Analog Wines For the Digital Age

Saturday, October 22, 2011

Here are some harvest notes from Cirelli in Abruzzo . . . .

(The view from the farm.)

Montepulciano: harvested on sept the 10th, sept the 15th, sept the 16th. Please note that montepulciano is averagely harvested during the first 2 weeks of October…

High temperatures during the day (30 degrees), little bit lower and fresher at night (22-24). Was very hard to harvest with that warm climate but we did and I am quite happy because I lost 5 kilos! Now I look like a model and I am seriously thinking about changing job eheh!

I decided to harvest so early because I want to continue focusing on freshness, acidity, finesse, lightness. In that way I hope I’ve been able to partially save all these fundamental elements to my wines. Of course I was obliged to loose a little bit of poliphenolic maturation but I hope that aging and refining will smooth tannins. I am not worried at all by the colour since I don’t like deep dark wines.

The musts have been fermented by piede de cuvee and it is now resting in amphorae, cements and steel tanks.

Trebbiano: lovely vintage. I am sure I will love the white wines from this year. I harvested on sept the 20 and the grapes were at 19 babo therefore I am expecting a long life trebbiano.

Beatiful grapes, beautiful colour, perfect wellness. It is still fermenting and there are 3-4 days more.

Wednesday, October 5, 2011

Some harvest notes from Katia of San Polino in Montalcino . . .


A couple of weeks before harvest a journalist who writes for the English wine specialist Jancis Robinson asked me how I thought this year’s harvest would be. I replied that my impressions were mixed. August and September were overly hot and dry, but that I believed that we should expect many surprises.

He entitled his article “Montalcino’s surprising 2011 vintage” and quoted my letters

( )

But, indeed, the 2011 vintage certainly brought many unexpected results....

We have around 10 acres of vineyard, all 100% Sangiovese, from which we make the Brunello di Montalcino, Rosso di Montalcino and Sant’Antimo.

Most of our land is situated around our 500 year-old farmhouse where we live above a winery which we converted from the old stables after planting the vineyards in 1998/9.

We have a small, family-run winery which we farm organically/biodynamically. In the winery we like to say that our wines are just fermented grapes that have had nothing added and nothing subtracted. So we’re particularly sensitive to the characteristics of the grape clusters we bring in from the fields.

On a hot year like this you could expect to find small, concentrated grapes which would very likely produce wines with overly high alcohol and low acidity levels. Yet a Brunello depends heavily on a high acidity to give its kick and longevity, so you can imagine that we were very anxious.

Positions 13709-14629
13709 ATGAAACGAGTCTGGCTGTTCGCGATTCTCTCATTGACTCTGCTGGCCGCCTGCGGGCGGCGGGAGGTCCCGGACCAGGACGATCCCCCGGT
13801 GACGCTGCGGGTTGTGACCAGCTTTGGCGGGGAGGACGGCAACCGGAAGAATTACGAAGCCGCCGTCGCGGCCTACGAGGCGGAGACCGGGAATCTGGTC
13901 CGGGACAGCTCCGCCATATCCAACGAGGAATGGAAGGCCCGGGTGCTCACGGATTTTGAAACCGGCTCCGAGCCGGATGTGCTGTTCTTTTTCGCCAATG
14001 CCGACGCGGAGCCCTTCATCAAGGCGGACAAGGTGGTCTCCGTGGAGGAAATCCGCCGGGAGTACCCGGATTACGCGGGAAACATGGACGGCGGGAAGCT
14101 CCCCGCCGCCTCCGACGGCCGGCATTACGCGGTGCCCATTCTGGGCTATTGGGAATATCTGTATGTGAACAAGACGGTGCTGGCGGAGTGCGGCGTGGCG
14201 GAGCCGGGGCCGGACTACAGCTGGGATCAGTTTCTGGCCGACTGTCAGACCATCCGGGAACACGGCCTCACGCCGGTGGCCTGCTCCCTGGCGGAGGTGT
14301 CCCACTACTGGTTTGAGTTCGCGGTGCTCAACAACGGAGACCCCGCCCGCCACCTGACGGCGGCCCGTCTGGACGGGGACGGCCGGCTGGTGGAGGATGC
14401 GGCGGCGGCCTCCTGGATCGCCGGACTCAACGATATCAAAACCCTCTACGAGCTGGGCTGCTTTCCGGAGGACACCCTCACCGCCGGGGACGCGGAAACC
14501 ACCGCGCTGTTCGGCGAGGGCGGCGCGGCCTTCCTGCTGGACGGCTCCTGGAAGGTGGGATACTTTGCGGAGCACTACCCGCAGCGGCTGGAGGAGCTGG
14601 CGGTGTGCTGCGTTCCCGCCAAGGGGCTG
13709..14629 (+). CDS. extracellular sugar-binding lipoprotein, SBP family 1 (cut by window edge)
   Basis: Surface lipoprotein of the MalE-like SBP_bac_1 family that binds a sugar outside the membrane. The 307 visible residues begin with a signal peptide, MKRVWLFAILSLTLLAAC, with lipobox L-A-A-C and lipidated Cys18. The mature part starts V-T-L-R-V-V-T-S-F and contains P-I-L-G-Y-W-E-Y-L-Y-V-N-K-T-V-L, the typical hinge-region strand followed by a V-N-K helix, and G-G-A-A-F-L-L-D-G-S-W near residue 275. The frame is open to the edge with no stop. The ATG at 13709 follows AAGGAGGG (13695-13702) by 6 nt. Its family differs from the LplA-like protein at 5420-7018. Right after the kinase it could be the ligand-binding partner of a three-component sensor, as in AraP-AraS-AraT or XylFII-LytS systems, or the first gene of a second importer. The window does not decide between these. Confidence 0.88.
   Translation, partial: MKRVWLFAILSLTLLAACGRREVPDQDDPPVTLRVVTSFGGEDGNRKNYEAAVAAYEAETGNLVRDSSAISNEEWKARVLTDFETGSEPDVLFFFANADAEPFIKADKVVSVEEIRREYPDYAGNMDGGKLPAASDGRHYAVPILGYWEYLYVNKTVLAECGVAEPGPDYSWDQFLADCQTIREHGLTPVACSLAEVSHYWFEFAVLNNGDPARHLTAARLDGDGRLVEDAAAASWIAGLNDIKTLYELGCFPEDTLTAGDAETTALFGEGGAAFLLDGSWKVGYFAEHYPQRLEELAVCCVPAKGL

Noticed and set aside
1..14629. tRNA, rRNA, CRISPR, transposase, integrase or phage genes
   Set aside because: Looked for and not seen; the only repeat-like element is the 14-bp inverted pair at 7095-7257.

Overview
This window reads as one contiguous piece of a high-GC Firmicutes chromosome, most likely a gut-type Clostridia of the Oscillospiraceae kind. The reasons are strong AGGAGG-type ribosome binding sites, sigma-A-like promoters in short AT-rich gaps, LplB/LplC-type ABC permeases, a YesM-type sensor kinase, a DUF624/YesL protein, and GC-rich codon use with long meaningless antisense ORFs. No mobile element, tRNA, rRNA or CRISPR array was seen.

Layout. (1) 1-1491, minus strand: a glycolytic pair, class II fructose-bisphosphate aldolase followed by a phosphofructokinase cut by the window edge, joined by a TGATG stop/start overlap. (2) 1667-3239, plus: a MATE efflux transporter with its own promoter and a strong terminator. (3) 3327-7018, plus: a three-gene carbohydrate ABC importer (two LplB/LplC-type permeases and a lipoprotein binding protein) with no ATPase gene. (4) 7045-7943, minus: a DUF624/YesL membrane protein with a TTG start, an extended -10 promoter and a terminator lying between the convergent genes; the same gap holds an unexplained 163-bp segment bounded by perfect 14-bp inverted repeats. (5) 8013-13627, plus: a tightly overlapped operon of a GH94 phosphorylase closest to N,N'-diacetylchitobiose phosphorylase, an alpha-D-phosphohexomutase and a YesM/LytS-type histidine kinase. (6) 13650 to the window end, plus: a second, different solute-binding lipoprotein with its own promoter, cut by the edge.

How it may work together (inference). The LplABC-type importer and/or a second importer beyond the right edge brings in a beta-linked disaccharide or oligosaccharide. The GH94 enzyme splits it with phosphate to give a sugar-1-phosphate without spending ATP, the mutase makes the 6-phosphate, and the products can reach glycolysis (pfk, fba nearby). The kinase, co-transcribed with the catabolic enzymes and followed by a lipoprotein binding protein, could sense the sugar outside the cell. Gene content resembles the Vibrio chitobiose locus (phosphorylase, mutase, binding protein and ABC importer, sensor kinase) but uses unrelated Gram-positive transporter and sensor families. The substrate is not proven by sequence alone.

And here came our big surprise: we knew that the grapes were healthy but we had never seen them healthier and juicier, with gorgeous tannins and a great acidity. Even better than expected.

Perhaps because we had left enough grapes on the vines, so they didn’t concentrate too much, perhaps because we had managed the foliage in the canopy well this year, who knows, but we’re certainly not complaining.

Each morning of harvest you shoot out of bed at dawn filled with excitement. Its hard to describe a more exhilarating sensation. You have everything ready; the ripe grapes hanging on the vines, the empty vats, the pickers and the cutting scissors, and you just wait for the them all to get together.

We started harvest on an overcast but warm Sunday, September 25th. All our family and friends came to help gather in the first selection of best grapes from the fields in front of our house.

I cooked mammoth quantities of “penne con salsciccia e pomodoro” for lunch which we ate outside in the shade of the olive trees. The mood was happy and by that evening we had filled the first of our 35 hl slavonian oak vats.

What an emotion!

We stayed up working till around 1am washing out the picking crates, cleaning the de-stemming machine and pumping over the grapes in their juice. The marathon had started.

Over the following seven days we slept less and less while doing rigorous selections in all the fields; first passing through and picking the perfect clusters and only then the rest.

Each selection passes into its own vat, so we’ve ended up with ten different vats with ten different selections!

Fermentation started in the first vat around three days after it was filled, and slowly the other vats kicked in.

Of course we are not adding any artificial yeasts; we like the grapes to ferment on the yeasts that sit with them in the vineyard. It makes for more unique wines.

We now have our ten fermenting vats bubbling away under our bedroom. They range in alcohol content from 13.5% to 14.70%, the colour is intense and the aromas are good.

We have to get up at least three or four times in the night to check on them, to see that the temperatures haven’t rocketed or that no vat is overflowing.

Our youngest son just left for college and we’ve become “empty-nesters”. So the full vats are our new fledglings and while I miss him madly they help ease the way.

We’re now thinking about the 2012 harvest in San Polino. Does anybody want to come and do the nights?

Lunch with Francesca Vaira at Terroni DTLA . . . best lunch ever!

Francesca Vaira  2010 Langhe Freisa Kye` Library  2006 Langhe Freisa Kye` Library 2014 Luigi Ba...